Saturday, August 14, 2010

Two Bits (1995), as Gitano Sabatoni

Two Bits (1995) movie poster

Two Bits was directed by James Foley and the screenplay writen by Joseph Stefano, and was released on November 22, 1995. The film's title "two bits" refers to the American slang term for a quarter dollar.

Two Bits storyline following the life of Gennaro Spirito, a 12-year old young boy from South Philly in summer day in 1933, where he lives with widowed mom Luisa Spirito, and his grandpa, Gitano.

His grandpa sits outside holding tight to his last quarter, which he's promised to Gennaro and which Gennaro would like to have to buy a ticket to the plush new movie theater. But grandpa's not ready to pass on the quarter or pass on to his final reward: he has some unfinished business with a woman from his past, and he enlists Gennaro to act as his emissary.

Al Pacino appeared in the film as a personal favor to director James Foley because he had a great time working with him on Glengarry Glen Ross (1992).


Al Pacino as Gitano Sabatoni
Mary Elizabeth Mastrantonio as Luisa Spirito
Jerry Barone as Gennaro Spirito
Andy Romano as Dr. Bruna
Patrick Borriello as Tullio
Donna Mitchell as Mrs. Bruna
Joe Grifasi as Uncle Joe
Mary Lou Rosato as Aunt Carmela

Thursday, August 12, 2010

Righteous Kill (2008)

Righteous Kill is the third film after The Godfather Part II (1974) and Heat (1995) where both two greatest actors Al Pacino and Robert De Niro starred together (in The Godfather Part II they never shared a scene). The film directed by John Avnet and screenplay written by Russell Gewirtz.

Two aging NYPD homicide detectives Det. Tom "Turk" Cowan (Robert De Niro) and Det. David "Rooster" Fisk (Al Pacino), who have been longtime partners, are faced with a serial killer with monicker the "Poetry Boy", who is murdering sociopathic criminals and leaving short poems with their bodies.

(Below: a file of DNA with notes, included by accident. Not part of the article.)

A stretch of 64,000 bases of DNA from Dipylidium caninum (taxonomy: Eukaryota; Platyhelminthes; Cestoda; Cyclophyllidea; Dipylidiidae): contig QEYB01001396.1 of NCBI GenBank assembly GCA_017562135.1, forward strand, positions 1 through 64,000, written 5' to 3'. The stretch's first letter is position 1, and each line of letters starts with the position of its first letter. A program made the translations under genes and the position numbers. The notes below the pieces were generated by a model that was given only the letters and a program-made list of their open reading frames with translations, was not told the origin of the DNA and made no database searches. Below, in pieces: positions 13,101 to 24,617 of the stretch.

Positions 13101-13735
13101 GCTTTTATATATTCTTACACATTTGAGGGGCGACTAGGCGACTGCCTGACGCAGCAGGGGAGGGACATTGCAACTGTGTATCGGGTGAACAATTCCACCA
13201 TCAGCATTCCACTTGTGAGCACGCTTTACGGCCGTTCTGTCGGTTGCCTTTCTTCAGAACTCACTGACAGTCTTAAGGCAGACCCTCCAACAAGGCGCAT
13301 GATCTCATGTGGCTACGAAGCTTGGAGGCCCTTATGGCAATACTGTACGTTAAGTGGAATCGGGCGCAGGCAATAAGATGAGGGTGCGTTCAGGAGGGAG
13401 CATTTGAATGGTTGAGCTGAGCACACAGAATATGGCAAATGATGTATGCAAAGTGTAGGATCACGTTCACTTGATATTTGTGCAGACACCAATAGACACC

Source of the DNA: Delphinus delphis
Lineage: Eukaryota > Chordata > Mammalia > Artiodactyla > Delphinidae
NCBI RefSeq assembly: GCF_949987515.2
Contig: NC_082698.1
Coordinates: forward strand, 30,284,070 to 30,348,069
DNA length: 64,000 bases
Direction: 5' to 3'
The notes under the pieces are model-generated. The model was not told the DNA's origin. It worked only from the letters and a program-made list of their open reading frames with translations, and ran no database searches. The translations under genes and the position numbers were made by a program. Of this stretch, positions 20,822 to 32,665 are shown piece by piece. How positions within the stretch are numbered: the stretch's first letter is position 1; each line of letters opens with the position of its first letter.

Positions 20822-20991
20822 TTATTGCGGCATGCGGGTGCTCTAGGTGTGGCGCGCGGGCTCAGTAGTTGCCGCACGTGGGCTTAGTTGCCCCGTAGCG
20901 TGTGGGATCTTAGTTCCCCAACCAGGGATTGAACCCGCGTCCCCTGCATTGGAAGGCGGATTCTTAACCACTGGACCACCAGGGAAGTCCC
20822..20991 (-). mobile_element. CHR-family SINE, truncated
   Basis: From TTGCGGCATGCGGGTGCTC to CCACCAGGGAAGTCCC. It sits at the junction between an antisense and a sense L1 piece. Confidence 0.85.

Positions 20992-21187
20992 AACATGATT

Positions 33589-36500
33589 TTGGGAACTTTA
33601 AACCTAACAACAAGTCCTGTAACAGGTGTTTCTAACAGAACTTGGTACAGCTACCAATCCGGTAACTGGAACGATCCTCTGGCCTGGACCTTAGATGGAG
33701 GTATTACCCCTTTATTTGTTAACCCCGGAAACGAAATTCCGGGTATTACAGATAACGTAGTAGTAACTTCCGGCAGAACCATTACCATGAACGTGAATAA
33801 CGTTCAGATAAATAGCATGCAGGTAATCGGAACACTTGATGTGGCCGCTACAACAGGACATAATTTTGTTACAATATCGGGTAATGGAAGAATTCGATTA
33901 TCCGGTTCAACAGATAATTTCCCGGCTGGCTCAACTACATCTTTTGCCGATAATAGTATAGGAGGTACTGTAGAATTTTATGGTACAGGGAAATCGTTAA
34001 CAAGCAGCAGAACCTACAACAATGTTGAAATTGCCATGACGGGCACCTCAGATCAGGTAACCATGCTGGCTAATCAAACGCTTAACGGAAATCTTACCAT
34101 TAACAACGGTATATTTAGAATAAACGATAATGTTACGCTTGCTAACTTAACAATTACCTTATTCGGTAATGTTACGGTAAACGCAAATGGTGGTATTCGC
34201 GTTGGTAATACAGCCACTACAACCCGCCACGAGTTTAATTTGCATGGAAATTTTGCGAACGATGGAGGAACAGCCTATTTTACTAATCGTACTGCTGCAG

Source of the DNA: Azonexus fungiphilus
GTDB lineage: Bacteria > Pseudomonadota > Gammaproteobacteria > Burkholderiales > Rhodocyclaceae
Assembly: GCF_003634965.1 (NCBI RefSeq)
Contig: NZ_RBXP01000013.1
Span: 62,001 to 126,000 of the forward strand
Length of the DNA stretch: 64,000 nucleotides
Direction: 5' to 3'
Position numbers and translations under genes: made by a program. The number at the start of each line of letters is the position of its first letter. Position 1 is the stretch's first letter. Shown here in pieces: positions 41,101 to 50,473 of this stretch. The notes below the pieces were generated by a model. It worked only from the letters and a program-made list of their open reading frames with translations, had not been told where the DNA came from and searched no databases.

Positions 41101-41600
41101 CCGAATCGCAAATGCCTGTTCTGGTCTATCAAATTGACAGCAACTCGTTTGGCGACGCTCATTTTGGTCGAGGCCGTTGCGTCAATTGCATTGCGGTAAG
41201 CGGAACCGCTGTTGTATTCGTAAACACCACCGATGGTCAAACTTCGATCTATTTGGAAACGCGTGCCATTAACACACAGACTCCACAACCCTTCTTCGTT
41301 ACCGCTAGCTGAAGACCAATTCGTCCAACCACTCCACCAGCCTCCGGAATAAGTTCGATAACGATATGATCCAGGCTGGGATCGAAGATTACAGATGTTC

Tensions between the pairs of longtime partners is inevitable as they both start working with a younger, less-experienced team: Det. Perez (John Leguizamo), Det. Riley (Donnie Wahlberg), and Detective Corelli (Carla Gugino). Perez and Riley suspect Turk of being Poetry Boy. Rooster puts Turk in front of a video camera and forces him to read his journal. But finally it revealed that Rooster is the actual Poetry Boy.

Despite features two great performances from two of the greatest actor of all time, Righteous Kill has received mainly negative reviews, saying that the director (John Avnet) sacrifice mystery, suspense, and sensible editing one expects to find in a thriller movie just to keep the audience off-guard. The Times included Righteous Kill on its 100 Worst Films of 2008 list.

Righteous Kill also commercially flat, grossing total of only $78 million with $40 million domestic (US/Canada) and $38 million international.


Al Pacino ... Detective David "Rooster" Fisk
Robert De Niro ... Detective Tom "Turk" Cowan
Carla Gugino ... Detective Karen Corelli
John Leguizamo ... Detective Perez
Donnie Wahlberg ... Detective Riley
Curtis "50 Cent" Jackson ... Marcus "Spider" Smith
Brian Dennehy ... Lieutenant Hingis
Frank John Hughes ... Charles Randall
Rob Dyrdek ... Robert "Rambo" Brady

Tuesday, August 10, 2010

Frankie and Johnny (1991)

Frankie and Johnny 1991 poster.

Frankie and Johnny is the next film after Scarface (1983) where Pacino and Michelle Pfeiffer reunite in screen. The title of the film is a reference to the song 'Frankie and Johnny' (1904), which tells the story of a woman who finds her man making love to another woman and shoots him dead. The film directed by Garry Marshall and screenplay written by playwright Terrence McNally.

The film follows the story of Johnny (Al Pacino), a lonely man who has just been released from prison and gets a job as a short-order cook in a restaurant owned by a greek family. He meets - and then falls in love - with Frankie (Michelle Pfeiffer), waitress at the same restaurant - a woman with same loneliness. The problem is Frankie have a traumatic past that makes her mistrust of men.

Frankie and Johnny received generally positive reviews from critics. The film won GLAAD Media Award for Outstanding Film. Kate Nelligan won the BAFTA Award for Best Actress in a Supporting Role and the National Board of Review Award for Best Supporting Actress for her role in the film. Michelle Pfeiffer was nominated for the Golden Globe Award for Best Actress - Motion Picture Musical or Comedy.

Previously, another film of the same name from 1966 starring Elvis Presley and Donna Douglas. Elvis' version of Frankie and Johnny takes its name from the same song, but is not related to this film.